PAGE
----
The Newtonian limit of general relativity is also linear, even though there is nothing inherently linear about general relativity. Why should it be?

Because most physical laws are linear when the input is close enough to zero. For example, we can model thermal expansion as linear because if we expand $V(T)$ as a Taylor series $V(T + \Delta T) = V(T) + V'(T) \Delta T + \frac{1}{2}V''(T) (\Delta T)^2 + \ldots$ and $\Delta T$ is small enough, then we can neglect all higher order terms.

We can say the same thing about classical electromagnetism. We should expect the electric field intensity at a point $E(x)$ to be expressed as some Taylor series in functional derivatives, $E(x) = E_0 + \int \rho(x') \frac{\delta E(x)}{\delta \rho(x')} \, \mathrm{d}^3x' + \frac{1}{2} \iint \rho(x') \rho(x'') \frac{\delta^2 E(x)}{\delta \rho(x') \delta \rho(x'')} \, \mathrm{d}^3 x' \, \mathrm{d}^3 x'' + \ldots$, where if $\rho$ is small enough then we can neglect higher-order terms and think of $E$ as linear in $\rho$. (Here $E_0$ comes from the boundary conditions.)

We simply happen to find ourselves at a point in time where the universe has cooled enough so that the fields around us are low enough to fall within the linear regime. A fraction of a second after the Big Bang, this was not the case and classical electrodynamics would not have been an accurate description of the electromagnetic interaction.


It is enough to show one counterexample to see that the observed and claimed linearity of electrostatics is a simplification. Your example is

a test charge q is placed in a region that contains two fixed charges q1 and q2, the force acting on it is the vector sum of the forces it would experience when placed alone with either of the two charges.

Let’s move the charge q1 behind q2, so that the three charges are aligned:

enter image description here

In my understanding the charge q1 is now perfectly shielded by the charge q2 and the test charge feel only charge q2.

To round up the answer I dare say that due to the mutual displacement of the fields from q1 and q2 the force between q2 and the test charge should be a little bit stronger than without q1, but of course not the vector sum from q1 and q2 with the test charge.

Since there is a downvote perhaps I have to add a little bit more explanation.

Having the three charges say in a triangle position one would find the force on the test charge as the sum of the two forces from q1 and q2. Otherwise about the shielding of the charge q1 in the case this charge is behind q2 can’t be any doubt.

Now, moving q1 from the triangle position into the shielded position should, thee force between the test charge and q1 has to be a steady function and to be zero in the shielded position.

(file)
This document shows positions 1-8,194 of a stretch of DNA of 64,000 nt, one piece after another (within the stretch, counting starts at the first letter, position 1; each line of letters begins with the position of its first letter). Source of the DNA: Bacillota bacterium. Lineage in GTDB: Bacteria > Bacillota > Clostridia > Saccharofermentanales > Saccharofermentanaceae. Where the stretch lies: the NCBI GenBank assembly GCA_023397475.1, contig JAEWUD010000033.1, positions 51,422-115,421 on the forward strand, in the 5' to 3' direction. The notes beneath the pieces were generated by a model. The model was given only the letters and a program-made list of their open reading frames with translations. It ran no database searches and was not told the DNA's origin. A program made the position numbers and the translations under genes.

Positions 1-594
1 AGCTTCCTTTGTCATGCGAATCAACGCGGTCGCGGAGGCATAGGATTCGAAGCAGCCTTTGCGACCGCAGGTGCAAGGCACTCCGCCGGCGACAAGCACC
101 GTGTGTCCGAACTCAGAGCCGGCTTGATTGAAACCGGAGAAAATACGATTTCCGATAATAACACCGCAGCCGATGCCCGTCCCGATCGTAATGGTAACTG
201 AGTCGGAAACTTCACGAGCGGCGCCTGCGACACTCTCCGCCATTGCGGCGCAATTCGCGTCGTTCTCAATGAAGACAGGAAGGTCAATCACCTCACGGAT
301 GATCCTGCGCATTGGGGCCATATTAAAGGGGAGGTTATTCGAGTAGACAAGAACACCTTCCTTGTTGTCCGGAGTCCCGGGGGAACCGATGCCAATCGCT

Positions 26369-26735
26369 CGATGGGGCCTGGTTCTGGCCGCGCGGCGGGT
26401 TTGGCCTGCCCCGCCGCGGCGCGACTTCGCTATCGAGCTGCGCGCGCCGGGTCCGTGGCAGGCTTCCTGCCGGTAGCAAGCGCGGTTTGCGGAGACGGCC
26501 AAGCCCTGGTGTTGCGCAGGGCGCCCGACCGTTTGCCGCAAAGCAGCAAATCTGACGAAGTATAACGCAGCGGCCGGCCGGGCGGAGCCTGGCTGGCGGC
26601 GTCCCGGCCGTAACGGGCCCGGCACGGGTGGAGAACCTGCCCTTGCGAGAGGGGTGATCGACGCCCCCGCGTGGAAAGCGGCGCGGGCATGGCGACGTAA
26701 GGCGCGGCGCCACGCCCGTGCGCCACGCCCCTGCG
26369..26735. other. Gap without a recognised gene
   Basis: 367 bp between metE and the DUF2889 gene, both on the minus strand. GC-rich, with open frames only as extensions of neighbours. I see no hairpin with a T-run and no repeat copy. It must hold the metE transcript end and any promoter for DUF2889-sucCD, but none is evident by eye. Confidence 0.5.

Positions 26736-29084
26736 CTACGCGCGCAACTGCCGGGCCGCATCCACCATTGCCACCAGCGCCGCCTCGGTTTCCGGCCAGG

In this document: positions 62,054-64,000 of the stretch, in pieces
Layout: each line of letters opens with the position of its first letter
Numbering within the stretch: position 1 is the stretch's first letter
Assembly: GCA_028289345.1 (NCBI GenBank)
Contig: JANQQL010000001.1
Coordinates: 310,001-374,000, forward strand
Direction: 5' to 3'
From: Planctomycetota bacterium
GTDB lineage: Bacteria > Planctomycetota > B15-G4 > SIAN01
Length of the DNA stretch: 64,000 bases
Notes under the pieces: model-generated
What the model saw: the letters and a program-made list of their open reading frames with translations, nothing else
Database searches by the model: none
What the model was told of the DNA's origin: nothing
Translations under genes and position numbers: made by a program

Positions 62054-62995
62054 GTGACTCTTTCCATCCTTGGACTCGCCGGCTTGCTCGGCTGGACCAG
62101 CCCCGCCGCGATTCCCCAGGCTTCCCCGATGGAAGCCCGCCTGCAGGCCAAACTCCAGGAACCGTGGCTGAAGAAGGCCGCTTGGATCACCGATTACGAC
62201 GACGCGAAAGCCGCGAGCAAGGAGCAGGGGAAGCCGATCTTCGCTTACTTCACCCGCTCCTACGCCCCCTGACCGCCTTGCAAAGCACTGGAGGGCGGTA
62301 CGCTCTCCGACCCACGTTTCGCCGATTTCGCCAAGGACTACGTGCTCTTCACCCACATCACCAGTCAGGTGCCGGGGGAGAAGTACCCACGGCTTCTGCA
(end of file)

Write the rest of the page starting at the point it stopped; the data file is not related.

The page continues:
It is fully ok to be downvoted but in this case I really would be asking to explain what is wrong. The clearness of the above example with the shilded force seems to be without any doubt for me.

  • $\begingroup$ "In my understanding the charge q1 is now perfectly shielded by the charge q2 and the test charge feel only charge q2." No. This is not right. q2 has a field $1/r^2$, and q1 has a field $-1/(r+a)^2$. Your assertion is that $1/r^2 - 1/(r+a)^2= 1/r^2$, which clearly can't be true. Further I imagine the downvotes come from you trying to disprove linearity, using the assumption that you can add the fields linearly. $\endgroup$ – CDCM Oct 14 '17 at 12:57
  • $\begingroup$ @CDCM Thank you for clarifications. So the sketch has to be wrong? According the sketch the field \frac{1}{{(r+a)}^{2}} is completely shilded by q2. $\endgroup$ – HolgerFiedler Oct 14 '17 at 15:53
  • $\begingroup$ the sketch is showing two different scenarios, as labelled (a) and (c), so the two sketches are separate things. $\endgroup$ – CDCM Oct 14 '17 at 16:04
  • $\begingroup$ A@CDCM The sketch I adopted not to draw my one. It shows perfectly what happens between the three charges. Furthermore from Wikipedia “the shielding effect of negatively charged electrons prevents higher orbital electrons from experiencing the full nuclear charge of the nucleus due to the repelling effect of inner-layer electrons.” So the shielding does exist or does not? $\endgroup$ – HolgerFiedler Oct 14 '17 at 16:17
  • $\begingroup$ Yes it reduces it, that is $1/r^2 -1/(r+a)^2 < 1/r^2$, but it's not a "perfect shielding". If you got really really far away, that is $a<<r$, then it would start to look like no charge. I recommend you play with the explicit equations, or ask a separate question about it. $\endgroup$ – CDCM Oct 14 '17 at 16:22